High Court rejects petition seeking civil lawsuit against Sara Netanyahu
The High Court of Justice rejected on Thursday a petition filed by the Movement for Quality Government in Israel, aimed at forcing the state to file a civil lawsuit against Sara Netanyahu for her illegal use of state funds to procure expensive catered meals while her husband, Benjamin Netanyahu, was prime minister.
In 2019, Netanyahu was convicted in a plea bargain that saw her confess to the obscure charge of “taking unfair advantage of a mistake” while avoiding a conviction for aggravated fraud.
She was ordered to pay NIS 55,000 ($15,210) — NIS 10,000 as a fine, and the rest as a partial refund to the state for the sum that she unlawfully spent.
The plea bargain also allowed for the state to file a civil lawsuit in order to get the rest of the NIS 175,000 prosecutors claimed she had spent on the meals.
But last May, then-attorney general Avichai Mandelblit said he would not file a civil lawsuit against Netanyahu.
State prosecutors had advised Mandelblit not to sue, noting that Netanyahu had already admitted her guilt in a criminal case two years ago and that there was little hope of getting back the missing money.
In his announcement last year, Mandelblit said he was adopting the position of legal experts that “there is no need to file a civil lawsuit against Netanyahu under the circumstances of the case.”
He added that there were “legal difficulties in conducting the proceedings, including allegations of [the case not being within the] statute of limitations, due to the incidents dating back to September 2010, more than a decade ago, as well as the fact that the criminal case already ended in a plea bargain.”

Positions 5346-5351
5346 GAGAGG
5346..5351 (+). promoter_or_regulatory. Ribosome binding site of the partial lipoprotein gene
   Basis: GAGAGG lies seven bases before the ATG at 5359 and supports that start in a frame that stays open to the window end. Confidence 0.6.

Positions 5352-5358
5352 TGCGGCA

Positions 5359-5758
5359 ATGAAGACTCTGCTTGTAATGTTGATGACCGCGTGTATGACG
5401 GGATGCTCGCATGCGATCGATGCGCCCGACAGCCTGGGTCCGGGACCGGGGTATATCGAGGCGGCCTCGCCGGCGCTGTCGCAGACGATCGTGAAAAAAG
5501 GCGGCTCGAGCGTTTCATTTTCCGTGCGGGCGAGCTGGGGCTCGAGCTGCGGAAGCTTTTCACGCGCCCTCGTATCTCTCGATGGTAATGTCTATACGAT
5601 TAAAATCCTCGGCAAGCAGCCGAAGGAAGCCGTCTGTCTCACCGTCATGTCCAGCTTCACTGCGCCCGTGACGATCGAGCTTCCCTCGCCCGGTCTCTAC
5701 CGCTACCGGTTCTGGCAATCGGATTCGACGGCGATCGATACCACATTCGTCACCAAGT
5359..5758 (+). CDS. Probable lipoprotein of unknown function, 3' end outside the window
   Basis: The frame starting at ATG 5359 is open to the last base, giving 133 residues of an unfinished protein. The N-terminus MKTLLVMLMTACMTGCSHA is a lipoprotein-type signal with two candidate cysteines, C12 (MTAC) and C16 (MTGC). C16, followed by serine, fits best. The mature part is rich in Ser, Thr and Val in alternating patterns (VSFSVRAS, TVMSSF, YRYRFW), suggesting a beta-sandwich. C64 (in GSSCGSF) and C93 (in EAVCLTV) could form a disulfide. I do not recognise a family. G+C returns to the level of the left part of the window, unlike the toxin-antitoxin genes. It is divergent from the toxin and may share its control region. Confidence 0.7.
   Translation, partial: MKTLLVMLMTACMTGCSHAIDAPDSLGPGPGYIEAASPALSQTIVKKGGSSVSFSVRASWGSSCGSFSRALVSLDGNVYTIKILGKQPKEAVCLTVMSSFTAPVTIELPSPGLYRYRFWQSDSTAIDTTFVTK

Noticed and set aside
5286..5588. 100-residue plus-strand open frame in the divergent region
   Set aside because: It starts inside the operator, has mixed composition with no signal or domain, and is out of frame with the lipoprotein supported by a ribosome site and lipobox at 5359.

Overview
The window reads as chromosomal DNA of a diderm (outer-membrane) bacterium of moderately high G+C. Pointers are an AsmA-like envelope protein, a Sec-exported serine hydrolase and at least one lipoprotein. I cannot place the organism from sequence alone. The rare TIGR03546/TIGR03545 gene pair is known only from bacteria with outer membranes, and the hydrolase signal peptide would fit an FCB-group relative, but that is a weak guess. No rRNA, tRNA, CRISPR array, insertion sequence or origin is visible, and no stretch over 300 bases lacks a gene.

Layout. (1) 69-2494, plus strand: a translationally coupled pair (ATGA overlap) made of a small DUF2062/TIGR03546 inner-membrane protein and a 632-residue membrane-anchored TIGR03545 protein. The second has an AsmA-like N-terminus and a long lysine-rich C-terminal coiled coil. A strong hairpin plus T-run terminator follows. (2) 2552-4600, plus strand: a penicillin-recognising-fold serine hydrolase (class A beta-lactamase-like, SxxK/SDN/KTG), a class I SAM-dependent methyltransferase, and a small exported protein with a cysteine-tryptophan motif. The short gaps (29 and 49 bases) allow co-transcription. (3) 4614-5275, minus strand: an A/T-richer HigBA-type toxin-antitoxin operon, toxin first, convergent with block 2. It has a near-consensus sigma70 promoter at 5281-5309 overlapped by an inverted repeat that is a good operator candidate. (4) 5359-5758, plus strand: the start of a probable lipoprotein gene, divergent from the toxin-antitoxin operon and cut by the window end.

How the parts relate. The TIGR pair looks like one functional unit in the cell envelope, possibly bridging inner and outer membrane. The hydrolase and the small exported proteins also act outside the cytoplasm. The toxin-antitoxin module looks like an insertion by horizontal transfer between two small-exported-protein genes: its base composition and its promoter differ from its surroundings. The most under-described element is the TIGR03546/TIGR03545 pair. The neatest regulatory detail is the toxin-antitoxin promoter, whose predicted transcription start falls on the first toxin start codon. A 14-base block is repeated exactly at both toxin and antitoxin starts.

The Movement for Quality Government decided to petition the court against Mandelblit’s decision in an attempt to have the suit filed by his successor, Attorney General Gali Baharav-Miara, who took office in February.
But the court found no justification for judicial intervention, rejecting the petition and ruling that the organization must pay NIS 5,000 for the legal expenses of the involved parties.
“The truth continues to prevail,” Benjamin Netanyahu tweeted after the ruling.
The decision is the latest in a series of legal rulings in favor of the Netanyahus.
In late February, a labor court rejected claims of abuse by a woman who worked as a cleaner for Netanyahu at the Prime Minister’s Residence, ruling that the worker’s version was unreliable and that she had failed to prove there was abusive behavior on Netanyahu’s part.
Earlier that month, the Tel Aviv Magistrate’s Court rejected a request by former prime minister Ehud Olmert for Benjamin Netanyahu, his wife Sara and eldest son Yair to undergo a psychiatric evaluation as part of a defamation lawsuit the Netanyahus filed against Olmert for calling them “mentally ill” in interviews.